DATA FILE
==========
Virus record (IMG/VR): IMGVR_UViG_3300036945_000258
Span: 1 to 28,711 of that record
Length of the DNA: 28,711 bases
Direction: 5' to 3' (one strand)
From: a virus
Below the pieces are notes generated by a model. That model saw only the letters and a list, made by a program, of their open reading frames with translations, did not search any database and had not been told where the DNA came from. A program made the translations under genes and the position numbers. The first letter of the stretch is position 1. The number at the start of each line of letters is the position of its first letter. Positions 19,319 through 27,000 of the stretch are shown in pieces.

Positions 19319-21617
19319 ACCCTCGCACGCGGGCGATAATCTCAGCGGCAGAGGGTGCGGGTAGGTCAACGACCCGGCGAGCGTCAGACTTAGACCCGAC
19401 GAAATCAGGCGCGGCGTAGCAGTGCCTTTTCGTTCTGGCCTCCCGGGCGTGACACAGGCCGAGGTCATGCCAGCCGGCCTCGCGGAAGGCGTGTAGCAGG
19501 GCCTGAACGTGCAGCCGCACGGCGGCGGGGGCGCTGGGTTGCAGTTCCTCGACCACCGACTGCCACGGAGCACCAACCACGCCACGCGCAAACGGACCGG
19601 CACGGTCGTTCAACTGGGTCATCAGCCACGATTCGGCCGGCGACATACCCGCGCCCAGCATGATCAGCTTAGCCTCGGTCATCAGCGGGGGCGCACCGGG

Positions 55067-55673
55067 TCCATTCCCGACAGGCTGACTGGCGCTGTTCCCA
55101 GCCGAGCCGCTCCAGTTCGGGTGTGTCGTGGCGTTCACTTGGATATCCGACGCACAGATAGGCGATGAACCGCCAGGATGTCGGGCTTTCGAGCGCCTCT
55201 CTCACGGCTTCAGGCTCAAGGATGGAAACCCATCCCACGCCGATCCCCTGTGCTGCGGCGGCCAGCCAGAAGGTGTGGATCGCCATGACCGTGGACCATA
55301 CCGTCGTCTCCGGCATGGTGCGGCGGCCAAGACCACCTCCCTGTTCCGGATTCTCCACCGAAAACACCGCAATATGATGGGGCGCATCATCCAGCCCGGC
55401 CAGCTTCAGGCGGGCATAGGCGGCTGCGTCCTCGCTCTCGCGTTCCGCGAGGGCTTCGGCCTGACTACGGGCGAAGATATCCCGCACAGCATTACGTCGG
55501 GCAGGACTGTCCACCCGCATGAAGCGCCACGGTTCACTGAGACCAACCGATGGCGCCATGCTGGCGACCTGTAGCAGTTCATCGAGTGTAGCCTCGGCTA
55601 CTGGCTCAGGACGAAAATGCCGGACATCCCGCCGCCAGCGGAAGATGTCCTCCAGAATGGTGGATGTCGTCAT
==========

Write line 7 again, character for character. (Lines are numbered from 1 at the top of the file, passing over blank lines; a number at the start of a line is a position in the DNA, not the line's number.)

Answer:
Positions 19319-21617